A quote from "The Lady with the Pet Dog" that comes early in the story serves to establish the characterization of Dmitri Dmitritch Gurov. He is a Moscow banker in his late thirties who is unhappy in his marriage. The narrator speaks of Dmitri Dmitritch Gurov's attitude toward his wife and women in general by saying,
He had begun being unfaithful to her long ago—had been unfaithful to her often, and, probably on that account, almost always spoke ill of women, and when they were talked about in his presence, used to call them "the lower race."
Dmitri Dmitritch Gurov is introduced as a callous womanizer with a misogynistic outlook. In the early days of his affair with Anna Sergeyevna, there is little indication that their dalliance will be unlike many others he has had.
Anna Sergeyevna, however, suffers from intense guilt over their affair; she tells him:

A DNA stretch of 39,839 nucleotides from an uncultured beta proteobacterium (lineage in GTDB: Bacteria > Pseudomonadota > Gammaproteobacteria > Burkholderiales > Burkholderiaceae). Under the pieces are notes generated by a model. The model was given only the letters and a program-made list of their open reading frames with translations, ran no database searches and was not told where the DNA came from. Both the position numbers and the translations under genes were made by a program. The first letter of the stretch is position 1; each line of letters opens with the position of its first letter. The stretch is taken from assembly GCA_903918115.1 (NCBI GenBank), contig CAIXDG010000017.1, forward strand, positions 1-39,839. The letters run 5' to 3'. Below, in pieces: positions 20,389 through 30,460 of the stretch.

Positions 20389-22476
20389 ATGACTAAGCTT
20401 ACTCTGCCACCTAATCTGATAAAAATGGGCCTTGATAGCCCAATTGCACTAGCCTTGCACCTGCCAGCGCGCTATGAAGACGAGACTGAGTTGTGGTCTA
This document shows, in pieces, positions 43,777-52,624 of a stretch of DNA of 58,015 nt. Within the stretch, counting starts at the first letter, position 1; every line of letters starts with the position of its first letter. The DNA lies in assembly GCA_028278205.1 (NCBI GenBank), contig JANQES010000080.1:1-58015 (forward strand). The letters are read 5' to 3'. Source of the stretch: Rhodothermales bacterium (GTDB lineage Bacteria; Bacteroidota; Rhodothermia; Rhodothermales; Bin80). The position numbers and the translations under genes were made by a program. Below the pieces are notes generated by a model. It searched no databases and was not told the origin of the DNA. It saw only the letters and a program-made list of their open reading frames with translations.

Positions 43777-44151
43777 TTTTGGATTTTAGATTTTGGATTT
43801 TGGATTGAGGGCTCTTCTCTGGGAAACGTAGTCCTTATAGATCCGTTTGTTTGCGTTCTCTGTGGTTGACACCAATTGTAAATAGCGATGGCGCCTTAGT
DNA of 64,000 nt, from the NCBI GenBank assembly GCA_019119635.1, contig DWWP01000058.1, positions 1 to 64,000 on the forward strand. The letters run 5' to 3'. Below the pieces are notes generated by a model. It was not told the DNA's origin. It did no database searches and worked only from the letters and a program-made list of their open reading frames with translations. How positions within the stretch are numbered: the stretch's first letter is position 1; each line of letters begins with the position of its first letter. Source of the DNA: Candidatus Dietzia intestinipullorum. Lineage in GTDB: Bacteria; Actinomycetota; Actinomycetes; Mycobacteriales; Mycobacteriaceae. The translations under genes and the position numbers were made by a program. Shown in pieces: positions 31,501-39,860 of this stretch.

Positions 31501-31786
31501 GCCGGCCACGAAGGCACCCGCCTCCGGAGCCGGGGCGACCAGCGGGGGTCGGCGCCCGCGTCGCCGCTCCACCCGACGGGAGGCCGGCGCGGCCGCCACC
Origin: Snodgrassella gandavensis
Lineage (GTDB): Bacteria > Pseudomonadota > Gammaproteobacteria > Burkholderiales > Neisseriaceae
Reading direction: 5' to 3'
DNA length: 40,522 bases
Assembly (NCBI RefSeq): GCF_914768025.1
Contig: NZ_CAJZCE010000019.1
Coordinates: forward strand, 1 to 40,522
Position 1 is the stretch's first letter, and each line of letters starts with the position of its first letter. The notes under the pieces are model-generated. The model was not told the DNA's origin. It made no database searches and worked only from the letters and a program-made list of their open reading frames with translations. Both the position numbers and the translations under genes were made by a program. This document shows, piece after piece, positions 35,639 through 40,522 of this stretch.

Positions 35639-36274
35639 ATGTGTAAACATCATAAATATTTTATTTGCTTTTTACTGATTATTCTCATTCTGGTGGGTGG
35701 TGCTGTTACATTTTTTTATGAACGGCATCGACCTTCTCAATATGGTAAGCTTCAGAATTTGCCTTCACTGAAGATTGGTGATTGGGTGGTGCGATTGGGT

"Believe me, believe me, I beseech you . . ." she said. "I love a pure, honest life, and sin is loathsome to me. I don't know what I am doing. Simple people say: 'The Evil One has beguiled me.' And I may say of myself now that the Evil One has beguiled me."
Her words do not move Dmitri Dmitritch Gurov, and he finds her emotionality tiresome.
However, once Dmitri Dmitritch Gurov returns to Moscow after his time in Yalta with Anna Sergeyevna, he finds that he is unable to forget her. What he thought had been a purely sexual affair with a much younger woman has turned into love.
But more than a month passed, real winter had come, and everything was still clear in his memory as though he had parted with Anna Sergeyevna only the day before. And his...
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